In the 2019 PwC Global Crisis SurveyPDF, 69 percent of respondents said they expected a global crisis in the next five years, most likely due to a financial meltdown or technology failure. Little did they know how prescient they were. Just nine months after the survey was released, an entirely different and unexpected medical and public health crisis — COVID-19 — has fundamentally altered the world. If driving change in the uncertain and turbulent environment that existed at the beginning of 2020 was a complex challenge, the degree of difficulty has now been ramped up significantly.
As we recently noted in these pages, five global forces — asymmetry of wealth, disruption, age disparities, polarization, and loss of trust — which together we’ve termed ADAPT, were already changing the way millions of people live and work. The pandemic has sharply accelerated these forces. As a result, organizations have even less time than they thought to reconfigure themselves so that they can maintain their viability in a vastly changed world. In our forthcoming book, we predict that humanity has “ten years to midnight.” But with events moving so quickly, it seems there may be even less time until the fateful hour. The good news is that by recognizing the challenges confronting society, internalizing the lessons of the pandemic, and deploying the tools and technologies at hand, we can chart a new, more adaptive course. But doing so is going to place a fresh set of demands and intense pressures on leaders.
Around the world, leaders, already stretched in all directions, have never faced so many dilemmas to navigate and contradictions to reconcile. Beyond dealing with the familiar aspects of their business, they now have to cope with the most fundamental of issues: health, well-being, safety, and financial viability. And the trade-offs are excruciating. Answers appear to conflict with each other, leading to decisions that have every likelihood of being wrong. Many companies may feel like they must return to business as normal in order for their industries, communities, and economies to survive; but the very act of returning to familiar ways of working could inhibit the ability of all these entities to succeed in the future. The speed of decision making has picked up. Decisive, or seemingly prudent, moves taken a month ago — even a week ago — can quickly become redundant, or worse, appear reckless. In a world of endless todays, medium- and long-term planning feels futile, and the scope of short-term planning is reduced to a matter of hours. Yet it is exactly in such times that people look to leaders to provide stability, hope, and a path forward. Crises like the one we’re experiencing are a crucible from which the true capabilities of leaders emerge and reputations are forged.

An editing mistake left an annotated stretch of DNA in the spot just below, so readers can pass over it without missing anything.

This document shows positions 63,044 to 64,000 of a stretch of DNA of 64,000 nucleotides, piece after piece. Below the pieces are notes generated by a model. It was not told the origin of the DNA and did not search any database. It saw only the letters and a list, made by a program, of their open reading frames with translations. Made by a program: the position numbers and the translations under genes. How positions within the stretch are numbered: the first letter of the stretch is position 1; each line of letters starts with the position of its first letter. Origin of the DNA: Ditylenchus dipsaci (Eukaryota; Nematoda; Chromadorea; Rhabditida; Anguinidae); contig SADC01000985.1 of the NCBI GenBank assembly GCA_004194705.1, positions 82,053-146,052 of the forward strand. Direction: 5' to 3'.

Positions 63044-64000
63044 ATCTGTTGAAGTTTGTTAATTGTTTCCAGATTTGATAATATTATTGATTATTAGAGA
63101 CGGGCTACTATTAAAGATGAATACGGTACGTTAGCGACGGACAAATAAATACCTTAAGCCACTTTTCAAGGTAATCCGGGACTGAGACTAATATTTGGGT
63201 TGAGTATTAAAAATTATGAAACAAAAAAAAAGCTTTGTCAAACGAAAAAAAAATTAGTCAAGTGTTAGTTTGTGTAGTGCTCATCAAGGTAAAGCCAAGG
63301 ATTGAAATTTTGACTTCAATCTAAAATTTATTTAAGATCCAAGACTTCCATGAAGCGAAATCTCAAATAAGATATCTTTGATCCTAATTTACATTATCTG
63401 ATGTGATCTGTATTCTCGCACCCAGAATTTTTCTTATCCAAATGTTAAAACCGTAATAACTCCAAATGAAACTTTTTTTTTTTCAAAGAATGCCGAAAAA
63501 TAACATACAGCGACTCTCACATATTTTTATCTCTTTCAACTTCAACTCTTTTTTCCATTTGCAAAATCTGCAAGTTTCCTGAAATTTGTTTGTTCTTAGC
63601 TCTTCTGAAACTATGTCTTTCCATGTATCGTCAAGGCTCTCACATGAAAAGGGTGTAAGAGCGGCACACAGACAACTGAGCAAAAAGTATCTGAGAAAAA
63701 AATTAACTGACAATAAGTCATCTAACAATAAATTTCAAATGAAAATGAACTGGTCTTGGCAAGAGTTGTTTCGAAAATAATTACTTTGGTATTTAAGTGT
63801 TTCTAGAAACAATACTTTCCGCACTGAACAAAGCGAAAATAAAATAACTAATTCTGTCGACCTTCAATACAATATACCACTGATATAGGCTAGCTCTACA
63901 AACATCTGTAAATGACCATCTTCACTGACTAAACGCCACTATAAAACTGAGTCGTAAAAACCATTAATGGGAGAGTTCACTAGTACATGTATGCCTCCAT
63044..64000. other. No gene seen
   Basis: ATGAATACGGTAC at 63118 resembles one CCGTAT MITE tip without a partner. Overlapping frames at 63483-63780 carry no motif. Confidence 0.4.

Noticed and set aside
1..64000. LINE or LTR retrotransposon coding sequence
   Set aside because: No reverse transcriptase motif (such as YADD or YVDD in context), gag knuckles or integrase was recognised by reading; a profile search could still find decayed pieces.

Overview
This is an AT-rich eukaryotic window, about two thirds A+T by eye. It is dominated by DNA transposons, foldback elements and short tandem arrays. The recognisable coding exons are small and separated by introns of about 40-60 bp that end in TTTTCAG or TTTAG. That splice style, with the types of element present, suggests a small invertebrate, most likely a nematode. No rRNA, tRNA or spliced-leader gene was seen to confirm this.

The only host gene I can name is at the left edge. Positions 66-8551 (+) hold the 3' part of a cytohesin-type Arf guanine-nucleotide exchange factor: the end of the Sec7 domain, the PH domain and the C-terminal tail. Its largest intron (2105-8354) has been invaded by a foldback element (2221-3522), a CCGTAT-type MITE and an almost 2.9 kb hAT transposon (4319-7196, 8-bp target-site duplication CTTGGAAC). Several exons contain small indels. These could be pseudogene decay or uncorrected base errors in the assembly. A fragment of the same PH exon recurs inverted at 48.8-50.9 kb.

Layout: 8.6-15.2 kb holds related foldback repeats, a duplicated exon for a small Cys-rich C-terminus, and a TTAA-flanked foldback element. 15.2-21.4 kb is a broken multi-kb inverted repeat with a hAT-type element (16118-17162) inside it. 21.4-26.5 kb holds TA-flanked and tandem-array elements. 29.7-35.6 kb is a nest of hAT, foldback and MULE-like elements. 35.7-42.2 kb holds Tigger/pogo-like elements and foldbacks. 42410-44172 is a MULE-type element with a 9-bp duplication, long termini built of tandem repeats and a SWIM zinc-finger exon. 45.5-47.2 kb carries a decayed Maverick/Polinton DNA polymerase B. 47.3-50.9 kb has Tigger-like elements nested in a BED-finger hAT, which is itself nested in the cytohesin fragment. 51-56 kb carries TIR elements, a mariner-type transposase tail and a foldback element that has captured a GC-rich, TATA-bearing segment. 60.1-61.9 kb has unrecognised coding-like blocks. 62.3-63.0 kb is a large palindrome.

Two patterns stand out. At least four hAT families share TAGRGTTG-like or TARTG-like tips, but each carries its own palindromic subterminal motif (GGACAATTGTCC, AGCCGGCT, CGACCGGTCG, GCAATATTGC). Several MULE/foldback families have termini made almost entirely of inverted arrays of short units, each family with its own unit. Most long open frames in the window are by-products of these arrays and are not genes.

As we first noted in 2018, in our analysis of the Six paradoxes of leadership, successful leaders today must embody and negotiate a set of apparent contradictions in order to thrive in a rapidly changing world. They must have the confidence to project a clear strategy, and the humility to correct course and recognize the need for change. They must also be as adroit at surveying the landscape from 30,000 feet as they are at making sure operations function well on the ground. They must remain rooted in the traditions that made their organizations successful while continuously embracing innovation. They should consider what they need their workforce to achieve, and then effectively use enabling technology to help do it. They have to think globally while acting locally. And they must demonstrate the ability to negotiate differing viewpoints toward a consensus while maintaining their integrity. As the world seeks systematically to repair and reconfigure from the collective trauma and damage being suffered due to COVID-19 — and to prepare itself to be resilient in future crises — there is an urgent need for leaders to understand, accept, and embrace these paradoxes.
Repair: The need to act quickly and intelligently